Complaints against GPs in England increased by 8.2% from 2010/11 to 2011/12, official figures have shown.
A new report by the Health and Social Care Information Centre (HSCIC) showed there were 54,870 written complaints against general practice (including dental) health services in 2011/12 compared with 43,942 in 2007/08.
The majority of complaints were around clinical issues, which attracted 19,336 complaints in 2010/11, 35.4% of the total.
Communication and attitude attracted the second highest number of complaints, with 11,650, 21.7% of the total. This was followed by general practice administration, with 9,924 complaints, some 18.5% of the total.
The figures showed that 33.8% of complaints were upheld.
But the HSCIC said comparison of 2010-11 and 2011-12 figures for general practice could be partially affected by some PCTs reporting incomplete data in either year.
For hospitals, there was a decrease in written complaints of just over 2% (from 98,200 to 96,000) if taking into account hospital trusts who submitted data in both years.
Earlier this month, the Medical Defence Union published new figures which showed that disciplinary cases against GPs and hospital doctors increased by 56% in 2011, claiming the challenges were‘unmatched in the company’s 126-year history.’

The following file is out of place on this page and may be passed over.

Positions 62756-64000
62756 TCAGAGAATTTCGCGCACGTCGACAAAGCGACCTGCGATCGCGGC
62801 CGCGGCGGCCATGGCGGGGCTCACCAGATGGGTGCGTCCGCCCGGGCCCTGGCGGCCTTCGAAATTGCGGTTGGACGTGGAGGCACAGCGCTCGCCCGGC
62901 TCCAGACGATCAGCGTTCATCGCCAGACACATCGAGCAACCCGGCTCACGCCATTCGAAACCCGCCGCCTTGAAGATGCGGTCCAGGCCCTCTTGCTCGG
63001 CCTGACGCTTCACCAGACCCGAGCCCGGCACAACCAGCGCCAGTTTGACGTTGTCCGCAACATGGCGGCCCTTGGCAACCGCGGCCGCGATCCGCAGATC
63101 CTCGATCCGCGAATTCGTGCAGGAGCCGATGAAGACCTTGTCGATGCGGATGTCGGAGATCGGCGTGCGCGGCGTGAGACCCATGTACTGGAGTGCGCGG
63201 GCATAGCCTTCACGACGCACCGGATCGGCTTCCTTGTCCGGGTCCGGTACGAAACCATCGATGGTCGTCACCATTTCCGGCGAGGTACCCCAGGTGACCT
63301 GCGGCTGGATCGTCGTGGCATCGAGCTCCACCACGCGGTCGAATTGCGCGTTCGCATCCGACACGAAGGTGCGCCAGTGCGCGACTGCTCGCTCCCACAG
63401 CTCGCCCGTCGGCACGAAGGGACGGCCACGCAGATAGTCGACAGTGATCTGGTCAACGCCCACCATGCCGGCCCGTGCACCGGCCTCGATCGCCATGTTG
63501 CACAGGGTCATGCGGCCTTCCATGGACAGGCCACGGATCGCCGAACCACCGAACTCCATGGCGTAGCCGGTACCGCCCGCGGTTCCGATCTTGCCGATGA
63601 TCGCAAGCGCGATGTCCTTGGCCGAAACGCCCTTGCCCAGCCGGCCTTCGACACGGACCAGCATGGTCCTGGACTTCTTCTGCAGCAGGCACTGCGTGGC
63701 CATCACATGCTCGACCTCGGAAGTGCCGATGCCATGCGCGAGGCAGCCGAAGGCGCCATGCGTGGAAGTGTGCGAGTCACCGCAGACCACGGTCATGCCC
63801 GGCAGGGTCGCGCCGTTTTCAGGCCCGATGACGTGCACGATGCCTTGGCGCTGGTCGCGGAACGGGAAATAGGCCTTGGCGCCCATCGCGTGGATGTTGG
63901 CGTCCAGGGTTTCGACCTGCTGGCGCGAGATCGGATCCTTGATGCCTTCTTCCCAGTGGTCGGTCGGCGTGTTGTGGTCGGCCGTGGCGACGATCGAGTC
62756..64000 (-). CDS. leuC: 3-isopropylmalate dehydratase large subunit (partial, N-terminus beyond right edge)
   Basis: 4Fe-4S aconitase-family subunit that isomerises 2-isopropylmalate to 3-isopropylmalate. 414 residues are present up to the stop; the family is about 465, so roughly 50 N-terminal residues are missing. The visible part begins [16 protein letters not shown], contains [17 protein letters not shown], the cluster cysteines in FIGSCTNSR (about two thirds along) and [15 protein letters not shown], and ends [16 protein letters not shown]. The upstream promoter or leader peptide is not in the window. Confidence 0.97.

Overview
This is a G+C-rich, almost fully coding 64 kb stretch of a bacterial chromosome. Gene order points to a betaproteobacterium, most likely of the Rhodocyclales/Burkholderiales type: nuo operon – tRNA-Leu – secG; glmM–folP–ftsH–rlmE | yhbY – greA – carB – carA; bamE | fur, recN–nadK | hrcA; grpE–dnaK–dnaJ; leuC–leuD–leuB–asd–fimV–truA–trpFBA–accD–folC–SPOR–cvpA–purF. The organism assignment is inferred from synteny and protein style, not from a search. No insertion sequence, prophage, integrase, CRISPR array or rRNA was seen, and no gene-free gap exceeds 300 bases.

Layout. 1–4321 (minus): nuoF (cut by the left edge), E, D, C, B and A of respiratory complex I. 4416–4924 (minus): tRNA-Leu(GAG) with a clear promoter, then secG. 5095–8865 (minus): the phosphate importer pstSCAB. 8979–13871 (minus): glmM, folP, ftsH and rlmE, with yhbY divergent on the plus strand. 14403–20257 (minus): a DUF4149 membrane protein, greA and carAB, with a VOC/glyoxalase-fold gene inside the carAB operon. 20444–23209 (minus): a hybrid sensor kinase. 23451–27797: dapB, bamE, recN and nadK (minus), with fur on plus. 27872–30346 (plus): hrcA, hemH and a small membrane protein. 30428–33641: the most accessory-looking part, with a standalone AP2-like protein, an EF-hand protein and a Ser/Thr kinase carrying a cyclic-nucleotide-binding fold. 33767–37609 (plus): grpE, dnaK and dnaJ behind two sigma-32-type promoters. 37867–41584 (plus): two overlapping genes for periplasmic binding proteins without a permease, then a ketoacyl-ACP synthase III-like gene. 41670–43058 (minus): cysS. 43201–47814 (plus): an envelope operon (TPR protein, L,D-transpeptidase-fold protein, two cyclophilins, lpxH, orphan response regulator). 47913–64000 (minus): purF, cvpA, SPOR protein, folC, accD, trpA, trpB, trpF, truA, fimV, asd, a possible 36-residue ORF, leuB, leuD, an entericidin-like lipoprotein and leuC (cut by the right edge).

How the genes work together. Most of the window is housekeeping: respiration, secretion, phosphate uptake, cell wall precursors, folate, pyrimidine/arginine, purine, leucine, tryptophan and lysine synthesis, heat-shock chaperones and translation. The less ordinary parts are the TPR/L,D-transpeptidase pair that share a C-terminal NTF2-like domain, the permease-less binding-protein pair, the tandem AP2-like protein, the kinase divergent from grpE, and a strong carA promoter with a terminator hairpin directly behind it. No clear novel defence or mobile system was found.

Dr Barry Moyse, secretary of Somerset LMC, said he felt the increase was symptomatic of general practice being seen as more of a ‘consumer commodity’.
He said: ‘My feeling is that we live in a consumer society where we are encouraged to complain. General practice is looked upon increasingly as a consumer commodity. Governments have encouraged that view. Therefore it is no surprise that people should come forward more often.
‘As an LMC, we appreciate that colleagues do find complaints upsetting. It challenges our sense of worth.
But he added: ‘It is always good, if someone is unhappy, that they discuss it openly. It can help us improve and we should try and look at them in a positive light to see if we can learn from them.’